A Trans-religious Approach


Written by lesbian feminist Virginia Mollenkott, Omnigender has been hailed as  "marvelous... a big book..[that] ends one period in the epic struggle of Christianity with homosexuality and opens another." (Mary E. Hunt, Women's Alliance for Theology, Ethics and Ritual -- WATER). 

Letty Russell of Yale Divinity School calls it "a courageous crossing of gender boundaries that pushes us beyond our carefully constructed categories."  Transsexual Kate Bornstein calls it "a landmark book filling...a major void in transsexual writing: the missing bridge between traditional religious doctrine and secular postmodern theory."  Dana Rivers from International Foundation for Gender Education says the book "gives transgendered people the chance to reclaim their connection to God."  And Mollenkott herself says Omnigender is "from first to last, a labor of love, the book I was born to write.


  Virginia Ramey Mollenkott contends that the common understanding of gender as two opposite sexes is woefully inadequate. In fact, she argues that this "binary gender paradigm" is oppressive and inflicts grave suffering on many people.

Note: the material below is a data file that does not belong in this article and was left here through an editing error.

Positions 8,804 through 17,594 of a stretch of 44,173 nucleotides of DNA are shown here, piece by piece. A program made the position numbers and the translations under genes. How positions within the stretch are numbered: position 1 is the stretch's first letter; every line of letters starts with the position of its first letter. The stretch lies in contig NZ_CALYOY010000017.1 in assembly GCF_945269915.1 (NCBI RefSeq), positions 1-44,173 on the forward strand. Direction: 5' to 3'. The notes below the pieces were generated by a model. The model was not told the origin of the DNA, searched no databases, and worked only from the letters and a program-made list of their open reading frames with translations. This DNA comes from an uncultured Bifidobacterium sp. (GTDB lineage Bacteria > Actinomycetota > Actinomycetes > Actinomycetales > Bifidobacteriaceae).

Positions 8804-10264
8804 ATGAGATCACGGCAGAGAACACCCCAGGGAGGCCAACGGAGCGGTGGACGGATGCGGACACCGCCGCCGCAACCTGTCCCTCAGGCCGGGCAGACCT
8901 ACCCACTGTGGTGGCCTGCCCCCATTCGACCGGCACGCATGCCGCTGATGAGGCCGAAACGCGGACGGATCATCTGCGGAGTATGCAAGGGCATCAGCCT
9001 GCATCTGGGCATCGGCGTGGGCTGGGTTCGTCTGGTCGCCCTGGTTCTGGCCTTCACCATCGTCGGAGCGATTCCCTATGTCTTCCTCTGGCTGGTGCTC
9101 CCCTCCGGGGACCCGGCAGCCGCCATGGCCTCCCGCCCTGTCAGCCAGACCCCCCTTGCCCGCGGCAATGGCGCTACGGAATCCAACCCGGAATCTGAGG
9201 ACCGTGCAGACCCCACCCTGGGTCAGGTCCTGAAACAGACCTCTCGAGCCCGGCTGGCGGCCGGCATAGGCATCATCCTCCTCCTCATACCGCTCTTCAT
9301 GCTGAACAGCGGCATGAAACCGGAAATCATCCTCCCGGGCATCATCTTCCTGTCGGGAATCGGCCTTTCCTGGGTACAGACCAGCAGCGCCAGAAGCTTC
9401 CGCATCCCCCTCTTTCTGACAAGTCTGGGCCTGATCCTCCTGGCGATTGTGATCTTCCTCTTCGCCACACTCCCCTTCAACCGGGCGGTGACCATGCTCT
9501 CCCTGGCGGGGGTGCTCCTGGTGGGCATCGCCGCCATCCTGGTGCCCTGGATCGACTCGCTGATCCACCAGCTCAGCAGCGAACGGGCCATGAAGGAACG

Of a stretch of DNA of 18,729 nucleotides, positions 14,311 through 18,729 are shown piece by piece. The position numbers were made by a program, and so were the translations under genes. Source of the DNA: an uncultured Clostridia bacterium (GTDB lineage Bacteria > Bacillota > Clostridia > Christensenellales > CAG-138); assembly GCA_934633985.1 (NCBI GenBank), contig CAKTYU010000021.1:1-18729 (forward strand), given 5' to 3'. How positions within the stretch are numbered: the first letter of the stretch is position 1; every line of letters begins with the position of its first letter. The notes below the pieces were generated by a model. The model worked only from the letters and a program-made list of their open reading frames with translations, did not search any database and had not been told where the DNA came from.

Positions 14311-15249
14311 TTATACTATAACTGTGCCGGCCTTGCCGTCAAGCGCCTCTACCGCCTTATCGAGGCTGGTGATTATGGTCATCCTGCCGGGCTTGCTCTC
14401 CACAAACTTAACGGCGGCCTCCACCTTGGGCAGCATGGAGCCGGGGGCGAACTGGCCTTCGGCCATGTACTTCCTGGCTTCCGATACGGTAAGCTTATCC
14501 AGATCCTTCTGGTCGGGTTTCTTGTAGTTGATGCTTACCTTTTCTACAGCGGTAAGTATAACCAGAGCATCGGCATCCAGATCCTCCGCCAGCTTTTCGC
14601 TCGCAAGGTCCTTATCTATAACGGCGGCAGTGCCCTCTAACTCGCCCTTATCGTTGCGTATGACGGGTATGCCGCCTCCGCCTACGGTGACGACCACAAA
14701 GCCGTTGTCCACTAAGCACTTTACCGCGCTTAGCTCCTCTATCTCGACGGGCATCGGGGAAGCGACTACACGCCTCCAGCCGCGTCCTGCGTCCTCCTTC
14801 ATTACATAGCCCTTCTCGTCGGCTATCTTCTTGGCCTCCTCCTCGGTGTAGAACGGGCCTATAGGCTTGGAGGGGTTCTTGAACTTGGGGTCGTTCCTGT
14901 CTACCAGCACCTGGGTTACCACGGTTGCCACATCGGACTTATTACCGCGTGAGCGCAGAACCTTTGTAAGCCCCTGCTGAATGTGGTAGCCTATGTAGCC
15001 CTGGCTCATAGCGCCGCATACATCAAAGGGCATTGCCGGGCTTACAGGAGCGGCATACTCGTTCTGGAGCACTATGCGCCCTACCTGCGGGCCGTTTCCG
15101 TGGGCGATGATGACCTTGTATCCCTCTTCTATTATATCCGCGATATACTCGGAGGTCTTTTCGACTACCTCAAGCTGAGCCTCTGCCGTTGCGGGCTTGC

Identifying ways in which this paradigm is harmful to people, Mollenkott moves beyond the current gender construct to offer vision of a new, more flexible gender paradigm which she terms "omnigender."

  In proposing a new paradigm, Mollenkott offers a vision of what such an omnigendered society might look like and offers suggestions for the educational, scientific, and political steps it will take to get there.

  "The binary gender construct has been and continues to be of life-and-death importance to those who cannot meet society's unrealistic requirements," writes Mollenkott.  In Omnigender: A Trans-religious Approach, she shows how shifting gender paradigms will liberate individuals and make our society more truthful and just.
 
 


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About the Author


   
Virginia Ramey Mollenkott is a professor emeritus of English at the William Paterson University of New Jersey. Drawing on a lifetime of experience in writing and teaching about gender issues, Mollenkott bridges traditional religious doctrine and secular postmodern theory related to gender. She honors the experiences of people who do not fit within the traditional binary concept of gender, including individuals who are intersexual, transsexual, or otherwise transgendered. Examining the Jewish and Christian scriptures and church history, she finds alternative concepts of gender. Exploring Buddhism, Hinduism, Islam, African, Native American, and other religions, she uncovers precedents for increased gender fluidity.


 
 
 
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